Fact or Fiction? Exploding Water in the Microwave
It’s practically an urban legend: a man heats water in the microwave for a cup of instant coffee. While taking the cup out of the microwave, he notices the water doesn’t have any bubbles…at which point, the water boils up and explodes, giving him burns on his face and hands. Is there any truth to this myth?
Technically, and somewhat surprisingly, yes! Microwaves are specifically designed to heat water molecules and to heat them very rapidly. This can end up heating the water faster than it can turn into vapor, causing it to become superheated. Bubbles of water vapor can then quickly form when the water is jostled as the cup is taken out of the microwave. This makes it boil up, seeming to “explode,” as all the vapor is suddenly released.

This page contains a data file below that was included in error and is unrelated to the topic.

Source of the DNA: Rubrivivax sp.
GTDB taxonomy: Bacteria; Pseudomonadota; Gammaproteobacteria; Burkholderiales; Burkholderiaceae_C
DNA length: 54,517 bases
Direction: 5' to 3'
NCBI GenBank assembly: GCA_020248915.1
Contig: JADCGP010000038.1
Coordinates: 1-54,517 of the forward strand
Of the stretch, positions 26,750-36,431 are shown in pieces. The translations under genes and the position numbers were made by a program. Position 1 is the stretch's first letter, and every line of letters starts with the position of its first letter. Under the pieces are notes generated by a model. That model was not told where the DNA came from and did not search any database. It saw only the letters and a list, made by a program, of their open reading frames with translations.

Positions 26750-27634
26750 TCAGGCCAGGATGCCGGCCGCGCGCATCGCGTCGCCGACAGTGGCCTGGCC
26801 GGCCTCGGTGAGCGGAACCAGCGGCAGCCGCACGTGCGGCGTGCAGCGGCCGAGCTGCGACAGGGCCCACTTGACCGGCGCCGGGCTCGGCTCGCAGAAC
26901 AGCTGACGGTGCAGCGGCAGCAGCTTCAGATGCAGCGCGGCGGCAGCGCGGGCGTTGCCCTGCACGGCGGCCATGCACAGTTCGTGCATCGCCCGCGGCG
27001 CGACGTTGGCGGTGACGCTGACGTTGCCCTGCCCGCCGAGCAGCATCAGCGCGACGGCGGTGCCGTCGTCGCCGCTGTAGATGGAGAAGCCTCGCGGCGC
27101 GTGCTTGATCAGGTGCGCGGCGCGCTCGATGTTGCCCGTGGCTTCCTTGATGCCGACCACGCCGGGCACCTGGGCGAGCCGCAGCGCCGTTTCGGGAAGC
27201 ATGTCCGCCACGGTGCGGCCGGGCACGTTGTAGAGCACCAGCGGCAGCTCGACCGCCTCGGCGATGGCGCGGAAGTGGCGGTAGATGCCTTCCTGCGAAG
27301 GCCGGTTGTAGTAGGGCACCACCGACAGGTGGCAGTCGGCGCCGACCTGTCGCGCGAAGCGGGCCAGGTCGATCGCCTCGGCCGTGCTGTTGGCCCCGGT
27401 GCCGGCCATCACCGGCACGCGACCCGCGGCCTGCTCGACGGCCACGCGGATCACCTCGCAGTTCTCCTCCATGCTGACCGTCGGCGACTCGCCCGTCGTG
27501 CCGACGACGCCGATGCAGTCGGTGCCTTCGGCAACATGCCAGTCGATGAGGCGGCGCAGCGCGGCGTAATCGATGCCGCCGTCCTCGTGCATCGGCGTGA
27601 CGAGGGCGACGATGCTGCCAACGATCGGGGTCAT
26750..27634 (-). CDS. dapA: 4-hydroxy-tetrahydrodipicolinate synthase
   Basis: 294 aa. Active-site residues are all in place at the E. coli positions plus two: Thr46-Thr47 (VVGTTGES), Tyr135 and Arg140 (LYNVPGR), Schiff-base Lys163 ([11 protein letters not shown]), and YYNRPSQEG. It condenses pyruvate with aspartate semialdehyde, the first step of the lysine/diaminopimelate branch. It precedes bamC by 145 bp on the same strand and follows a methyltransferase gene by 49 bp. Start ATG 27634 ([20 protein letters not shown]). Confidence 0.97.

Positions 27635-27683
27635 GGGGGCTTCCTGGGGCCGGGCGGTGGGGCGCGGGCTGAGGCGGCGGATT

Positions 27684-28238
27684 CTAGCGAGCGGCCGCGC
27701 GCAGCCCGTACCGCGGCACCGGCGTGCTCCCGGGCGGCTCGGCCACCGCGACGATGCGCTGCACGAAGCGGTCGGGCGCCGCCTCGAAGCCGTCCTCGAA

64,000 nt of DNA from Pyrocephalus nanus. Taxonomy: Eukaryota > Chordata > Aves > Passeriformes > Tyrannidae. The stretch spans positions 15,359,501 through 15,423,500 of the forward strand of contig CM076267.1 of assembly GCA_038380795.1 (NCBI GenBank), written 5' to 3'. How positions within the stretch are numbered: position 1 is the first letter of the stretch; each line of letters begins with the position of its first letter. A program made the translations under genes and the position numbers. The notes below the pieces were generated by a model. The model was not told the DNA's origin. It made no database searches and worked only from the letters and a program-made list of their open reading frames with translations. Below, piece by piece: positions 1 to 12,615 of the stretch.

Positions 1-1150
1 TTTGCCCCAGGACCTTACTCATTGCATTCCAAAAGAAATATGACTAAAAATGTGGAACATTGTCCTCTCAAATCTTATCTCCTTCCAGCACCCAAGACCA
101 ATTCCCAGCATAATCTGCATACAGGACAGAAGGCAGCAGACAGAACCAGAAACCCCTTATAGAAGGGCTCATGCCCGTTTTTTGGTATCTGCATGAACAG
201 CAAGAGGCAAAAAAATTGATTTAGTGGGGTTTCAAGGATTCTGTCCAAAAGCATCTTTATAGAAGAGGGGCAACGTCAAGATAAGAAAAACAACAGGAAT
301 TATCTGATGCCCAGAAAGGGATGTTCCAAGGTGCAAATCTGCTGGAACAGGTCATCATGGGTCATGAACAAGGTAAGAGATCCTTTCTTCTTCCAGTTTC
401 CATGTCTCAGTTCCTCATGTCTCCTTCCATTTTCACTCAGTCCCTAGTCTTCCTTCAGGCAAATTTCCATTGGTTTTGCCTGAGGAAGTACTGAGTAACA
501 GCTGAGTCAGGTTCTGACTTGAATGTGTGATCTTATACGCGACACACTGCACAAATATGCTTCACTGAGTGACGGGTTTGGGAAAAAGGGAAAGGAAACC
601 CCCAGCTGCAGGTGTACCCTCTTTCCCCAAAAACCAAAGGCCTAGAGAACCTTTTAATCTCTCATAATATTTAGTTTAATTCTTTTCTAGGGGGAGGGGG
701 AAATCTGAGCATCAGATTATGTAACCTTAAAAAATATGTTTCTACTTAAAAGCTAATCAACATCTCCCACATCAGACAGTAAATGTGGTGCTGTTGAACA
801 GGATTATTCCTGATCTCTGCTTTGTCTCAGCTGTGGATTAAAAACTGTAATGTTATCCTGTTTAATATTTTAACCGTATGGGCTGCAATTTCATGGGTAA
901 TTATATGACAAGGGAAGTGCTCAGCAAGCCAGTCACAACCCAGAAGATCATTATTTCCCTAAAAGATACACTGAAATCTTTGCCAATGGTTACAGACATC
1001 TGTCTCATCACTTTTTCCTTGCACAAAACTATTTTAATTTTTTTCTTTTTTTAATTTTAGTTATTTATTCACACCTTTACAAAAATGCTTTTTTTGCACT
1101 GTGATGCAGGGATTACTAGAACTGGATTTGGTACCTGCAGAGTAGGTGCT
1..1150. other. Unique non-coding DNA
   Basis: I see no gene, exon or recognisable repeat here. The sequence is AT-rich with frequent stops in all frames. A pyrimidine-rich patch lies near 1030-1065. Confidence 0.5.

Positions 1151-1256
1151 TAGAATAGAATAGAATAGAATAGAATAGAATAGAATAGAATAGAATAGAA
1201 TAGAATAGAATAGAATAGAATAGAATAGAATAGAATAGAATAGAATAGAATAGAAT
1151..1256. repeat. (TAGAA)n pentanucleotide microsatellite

But in reality, the conditions that make this happen are relatively rare. Unless it’s brand-spanking-new, the cups we use to heat water in the microwave likely have scratches that create an uneven surface where water vapor bubbles will form. Superheating will also only happen if the water is microwaved for an excessively long time, far longer than is actually needed to heat the water (2-3 minutes).
To insure yourself against a boil-up, you can put a wooden skewer or other non-metal utensil in the cup of water to help diffuse the heat and act as a surface for bubbles to form. You can also let the water cool down for a minute in the microwave before moving the cup or adding anything into it. Or you could boil water on the stove!
Has this “exploding water” phenomenon ever happened to you?